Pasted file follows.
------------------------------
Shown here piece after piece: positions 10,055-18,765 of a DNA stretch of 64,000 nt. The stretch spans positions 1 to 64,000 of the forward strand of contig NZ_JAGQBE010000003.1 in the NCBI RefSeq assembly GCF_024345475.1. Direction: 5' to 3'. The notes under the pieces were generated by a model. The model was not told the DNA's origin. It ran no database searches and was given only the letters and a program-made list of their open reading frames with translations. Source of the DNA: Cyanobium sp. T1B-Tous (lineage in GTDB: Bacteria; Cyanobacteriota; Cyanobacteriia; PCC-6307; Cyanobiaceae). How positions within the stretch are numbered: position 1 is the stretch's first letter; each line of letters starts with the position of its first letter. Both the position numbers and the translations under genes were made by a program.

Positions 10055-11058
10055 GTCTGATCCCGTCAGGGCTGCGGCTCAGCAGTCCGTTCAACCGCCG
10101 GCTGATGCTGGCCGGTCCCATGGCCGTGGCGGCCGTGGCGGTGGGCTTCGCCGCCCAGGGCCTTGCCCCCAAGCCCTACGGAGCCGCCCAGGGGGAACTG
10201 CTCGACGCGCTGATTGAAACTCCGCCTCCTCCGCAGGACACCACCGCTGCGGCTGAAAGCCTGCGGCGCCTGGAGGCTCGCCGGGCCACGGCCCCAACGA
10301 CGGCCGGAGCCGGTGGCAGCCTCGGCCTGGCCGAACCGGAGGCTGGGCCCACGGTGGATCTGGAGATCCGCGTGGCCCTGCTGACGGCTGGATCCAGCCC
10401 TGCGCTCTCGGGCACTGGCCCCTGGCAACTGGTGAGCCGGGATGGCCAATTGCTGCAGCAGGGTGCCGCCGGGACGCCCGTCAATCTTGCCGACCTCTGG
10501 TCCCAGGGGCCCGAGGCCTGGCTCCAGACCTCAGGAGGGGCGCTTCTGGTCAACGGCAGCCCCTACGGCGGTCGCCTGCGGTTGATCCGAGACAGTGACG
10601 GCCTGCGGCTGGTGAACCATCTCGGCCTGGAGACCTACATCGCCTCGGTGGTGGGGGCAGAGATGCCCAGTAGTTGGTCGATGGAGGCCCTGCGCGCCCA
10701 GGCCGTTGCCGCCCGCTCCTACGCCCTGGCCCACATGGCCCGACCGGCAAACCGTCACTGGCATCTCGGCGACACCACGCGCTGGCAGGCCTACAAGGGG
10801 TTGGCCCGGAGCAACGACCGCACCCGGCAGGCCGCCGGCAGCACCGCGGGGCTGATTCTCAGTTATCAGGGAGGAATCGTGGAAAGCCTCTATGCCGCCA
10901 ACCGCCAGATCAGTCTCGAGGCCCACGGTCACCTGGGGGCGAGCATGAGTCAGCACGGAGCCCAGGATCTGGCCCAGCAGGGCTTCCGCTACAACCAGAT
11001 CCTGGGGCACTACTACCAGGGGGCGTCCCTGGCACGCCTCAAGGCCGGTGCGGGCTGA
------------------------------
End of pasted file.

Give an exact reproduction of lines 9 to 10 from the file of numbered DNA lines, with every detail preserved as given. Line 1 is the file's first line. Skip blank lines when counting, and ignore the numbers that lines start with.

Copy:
10601 GCCTGCGGCTGGTGAACCATCTCGGCCTGGAGACCTACATCGCCTCGGTGGTGGGGGCAGAGATGCCCAGTAGTTGGTCGATGGAGGCCCTGCGCGCCCA
10701 GGCCGTTGCCGCCCGCTCCTACGCCCTGGCCCACATGGCCCGACCGGCAAACCGTCACTGGCATCTCGGCGACACCACGCGCTGGCAGGCCTACAAGGGG